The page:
Some sites like The Free Dictionary, and many other translation and pronunciation services, offers a little icon next to the word so you could hear its pronunciation.

How can I figure out the source for an audio\video embedded file on a webpage? Where do I start?


4 Answers 4


When you create a website and you embed images, videos, audio, javascript or other external sources, you specify their location by an own URL too.

For example you have this directory structure on your server, which resolves to the following accessible URLs (asuming your website is www.example.com):

|-- /index.html                ->  www.example.com/index.html
|-- /images/                   ->  www.example.com/images/
|    |-- /banner.png           ->  www.example.com/images/banner.png
|    +-- /icons/               ->  www.example.com/icons/
|         +-- favicon.png      ->  www.example.com/icons/favicon.png
+-- /audio/                    ->  www.example.com/audio/
    |-- intro.mp3              ->  www.example.com/audio/intro.mp3
    +-- voice.flac             ->  www.example.com/audio/voice.flac

When you access index.html your browser will look for all the other embedded URLs and will get them from the server too. You can use tools like Firebug for Firefox or the Chrome Developer Console to capture the requests. One of those requests should be the URL to the media file.

If you have an HTML <embed> tag (or a <img> tag), the URL to that media is specified by the src attribute, which can be also examined with tools like Firebug or the Chrome Developer Console. You can make a rightclick->Inspect Element anywhere on the page and examine the HTML.

<embed src="/audio/intro.mp3">   -> www.example.com/audio/intro.mp3
  • 3
    Yes, in Chrome or IE you can press F12 to bring up the Developer Tools window (in Firefox as well if you have Firebug installed). In the Developer Tools window, go to the Network view, click on the speaker icon on the target page, and for the example you posted above you'll see the following URL appear in the list of requests in the Network view: img.tfd.com/hm/mp3/H0004900.mp3 Jun 25, 2013 at 21:59
  • 1
    An alternative is to go to the Elements view in the Developer Tools window, select the speaker icon on the page for inspection, and you'll see in the Elements view: <embed src="http://img.tfd.com/m/sound.swf" flashvars="sound_src=http://img.tfd.com/hm/mp3/H0004900.mp3"... Jun 25, 2013 at 22:01

Another way to find url with audio file is check get requests by Developer Tools in Chrome browser:

enter image description here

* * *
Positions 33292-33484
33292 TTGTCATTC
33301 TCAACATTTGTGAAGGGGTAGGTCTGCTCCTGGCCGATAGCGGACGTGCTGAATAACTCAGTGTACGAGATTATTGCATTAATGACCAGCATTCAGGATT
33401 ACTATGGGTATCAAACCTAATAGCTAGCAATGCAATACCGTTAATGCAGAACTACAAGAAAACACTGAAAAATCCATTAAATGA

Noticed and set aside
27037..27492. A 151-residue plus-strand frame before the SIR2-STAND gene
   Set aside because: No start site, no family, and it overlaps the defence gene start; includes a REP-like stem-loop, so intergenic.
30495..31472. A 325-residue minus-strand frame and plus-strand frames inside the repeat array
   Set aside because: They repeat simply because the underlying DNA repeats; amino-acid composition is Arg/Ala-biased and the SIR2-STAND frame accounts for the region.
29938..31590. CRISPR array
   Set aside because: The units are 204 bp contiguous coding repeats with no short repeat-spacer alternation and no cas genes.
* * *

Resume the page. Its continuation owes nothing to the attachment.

• Which browser are you using?
    – Karlo
    Mar 26, 2018 at 12:11
  • 1
    Chrome browser.
    – 0x8BADF00D
    Mar 27, 2018 at 15:50
  • Of particular note there is the "Copy as cURL", which will give you the full curl command to exactly reproduce the HTTP request. This can be helpful if the site checks user agents / referers / cookies etc. Mar 27, 2018 at 23:10

Nowadays webpages commonly uses players written with Javascript, so you need a little html and js knowledge to dig out and use some web development tools like others mentioned

But there is an easier way of doing this. You can just use an app like Internet Download Manager (IDM) which offers to download any kind of multimedia file on playing on a browser. It supports all audio video playing websites like Youtube, Grooveshark etc. Its shareware but you can make this operation with trial version too.

Install the application and restart your browser. It supports Firefox, Chrome, Opera, IE, Safari etc.

When you play the file on the page you will see an icon on the left top of the window

Download Audio

After you click icon you will see the download file info window which has file url and other information. You can copy and use file name part of the url. Usually it has a pattern and you can guess or find paths of other files.

Download File Info Dialog

  • 1
    Thank you so much accfews. Your answer was perfect. That freeware is so simple to use. As soon as i play a track, the window automatically pops up asking if i want to download the audio track. Thanks heaps as I had no luck digging through js code in inspect.
    – Colin
    Jan 6, 2021 at 6:53

Developer console.,

Once you open your internet go to the settings and to find developer console. What ever is on the page will be provided in the source code. You just have to find it. Some sites block this info from viewers being able to see the things like location, dates, times. But depending on what site you're visiting you may be able to find this information. As long as the site isn't high security, like government or porn..... You should be able to find the original links and everything else to be honest. You will be surprised at the amount of information that can be pulled from this. If you ask me, This is the smartest and most simplistic way to do it. You don't have to build any code or use anyone's else's code. Your just simply phishing for the information you need on the websites source code.

Your Answer

By clicking “Post Your Answer”, you agree to our terms of service and acknowledge you have read our privacy policy.

Not the answer you're looking for? Browse other questions tagged or ask your own question.